A Russian mission to explore the ocean floor below the North Pole is back on track after engineers fixed an engine problem aboard one of the vessels.
The ship was following an icebreaker through the Arctic
The Akademik Fyodorov research ship had suffered engine failure a day after setting off from Murmansk port.
A nuclear-powered icebreaker turned back to help, but reports say the engine was fixed before it arrived.
Russia plans to send a mini-submarine 4,200m (14,000 ft) down to help back a claim to the energy-rich Arctic seabed.
An assistance team was also sent to the research vessel from Murmansk, Russian state media reported.
The mini-submarine was expected to be launched on Sunday - but the delay may mean the dive will take place later.
Melting ice in the Arctic has raised hopes of accessing energy reserves.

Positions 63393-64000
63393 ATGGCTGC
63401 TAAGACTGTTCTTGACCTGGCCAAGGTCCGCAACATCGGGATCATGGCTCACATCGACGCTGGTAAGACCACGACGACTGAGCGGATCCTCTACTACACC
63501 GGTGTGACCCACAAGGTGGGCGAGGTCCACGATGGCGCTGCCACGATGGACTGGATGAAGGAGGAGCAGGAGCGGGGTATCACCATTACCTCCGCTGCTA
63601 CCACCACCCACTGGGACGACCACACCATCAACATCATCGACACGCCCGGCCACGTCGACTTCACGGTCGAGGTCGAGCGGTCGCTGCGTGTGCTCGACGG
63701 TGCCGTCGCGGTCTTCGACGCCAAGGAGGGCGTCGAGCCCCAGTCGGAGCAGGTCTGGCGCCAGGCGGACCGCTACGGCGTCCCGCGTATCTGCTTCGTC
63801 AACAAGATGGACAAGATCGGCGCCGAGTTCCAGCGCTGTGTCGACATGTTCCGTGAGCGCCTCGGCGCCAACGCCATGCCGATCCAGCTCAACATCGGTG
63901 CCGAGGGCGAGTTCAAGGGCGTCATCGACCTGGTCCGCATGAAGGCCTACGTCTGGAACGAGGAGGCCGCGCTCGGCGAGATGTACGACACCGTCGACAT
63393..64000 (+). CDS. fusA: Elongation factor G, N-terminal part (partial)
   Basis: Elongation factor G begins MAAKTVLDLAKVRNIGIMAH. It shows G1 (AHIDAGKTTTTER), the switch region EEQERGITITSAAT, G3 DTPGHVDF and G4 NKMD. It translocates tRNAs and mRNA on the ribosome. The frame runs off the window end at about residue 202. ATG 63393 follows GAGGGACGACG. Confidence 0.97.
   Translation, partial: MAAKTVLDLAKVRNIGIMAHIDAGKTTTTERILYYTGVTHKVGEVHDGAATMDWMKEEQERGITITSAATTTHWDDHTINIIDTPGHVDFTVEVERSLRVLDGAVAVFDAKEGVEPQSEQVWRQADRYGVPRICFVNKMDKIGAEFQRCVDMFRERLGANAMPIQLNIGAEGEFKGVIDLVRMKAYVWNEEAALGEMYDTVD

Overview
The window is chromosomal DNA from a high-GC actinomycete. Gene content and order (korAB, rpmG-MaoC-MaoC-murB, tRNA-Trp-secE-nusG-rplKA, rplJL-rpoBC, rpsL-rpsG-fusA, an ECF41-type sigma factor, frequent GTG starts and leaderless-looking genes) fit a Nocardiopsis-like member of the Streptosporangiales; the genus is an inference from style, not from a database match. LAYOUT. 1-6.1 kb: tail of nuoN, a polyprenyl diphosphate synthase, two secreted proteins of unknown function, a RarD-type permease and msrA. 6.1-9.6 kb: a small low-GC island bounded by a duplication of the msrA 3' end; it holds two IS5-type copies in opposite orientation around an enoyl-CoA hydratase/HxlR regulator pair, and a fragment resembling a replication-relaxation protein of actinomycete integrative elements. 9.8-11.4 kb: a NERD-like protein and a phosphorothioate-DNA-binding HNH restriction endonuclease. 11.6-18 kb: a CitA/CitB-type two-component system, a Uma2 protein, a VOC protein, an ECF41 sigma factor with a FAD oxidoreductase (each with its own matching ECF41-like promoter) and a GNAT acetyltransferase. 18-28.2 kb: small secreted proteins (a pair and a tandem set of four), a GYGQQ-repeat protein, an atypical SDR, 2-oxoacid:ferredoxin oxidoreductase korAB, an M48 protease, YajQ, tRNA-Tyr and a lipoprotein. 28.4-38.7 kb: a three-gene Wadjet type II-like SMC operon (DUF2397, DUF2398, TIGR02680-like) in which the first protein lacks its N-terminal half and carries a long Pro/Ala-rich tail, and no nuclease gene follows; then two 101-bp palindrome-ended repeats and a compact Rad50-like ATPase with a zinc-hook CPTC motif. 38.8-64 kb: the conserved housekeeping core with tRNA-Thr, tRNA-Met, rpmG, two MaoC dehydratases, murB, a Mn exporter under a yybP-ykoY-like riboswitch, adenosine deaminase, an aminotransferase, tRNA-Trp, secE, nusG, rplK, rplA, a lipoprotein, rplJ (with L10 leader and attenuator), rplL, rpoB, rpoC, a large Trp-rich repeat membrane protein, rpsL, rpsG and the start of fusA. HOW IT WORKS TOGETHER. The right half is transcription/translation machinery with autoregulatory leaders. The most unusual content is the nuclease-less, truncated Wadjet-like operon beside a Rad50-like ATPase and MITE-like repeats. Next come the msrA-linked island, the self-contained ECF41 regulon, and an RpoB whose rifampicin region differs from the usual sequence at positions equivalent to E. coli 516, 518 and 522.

Russia's claim to a vast swathe of territory in the Arctic, thought to contain oil, gas and mineral reserves, has been challenged by other powers, including the US.
Moscow argued before a UN commission in 2001 that waters off its northern coast were in fact an extension of its maritime territory.
The claim was based on the argument that an underwater feature, known as the Lomonosov Ridge, was an extension of its continental territory. The UN has yet to rule upon the claim.
The team aboard the mini-submarine Mir is expected to carry out scientific experiments and measurements on the seabed.
The Law of the Sea Convention allows states an economic zone of 200 nautical miles, which can sometimes be expanded.
To extend the zone, a state has to prove that the structure of the continental shelf is similar to the geological structure within its territory.
At the moment, nobody's shelf extends up to the North Pole, so there is an international area around the Pole administered by the International Seabed Authority.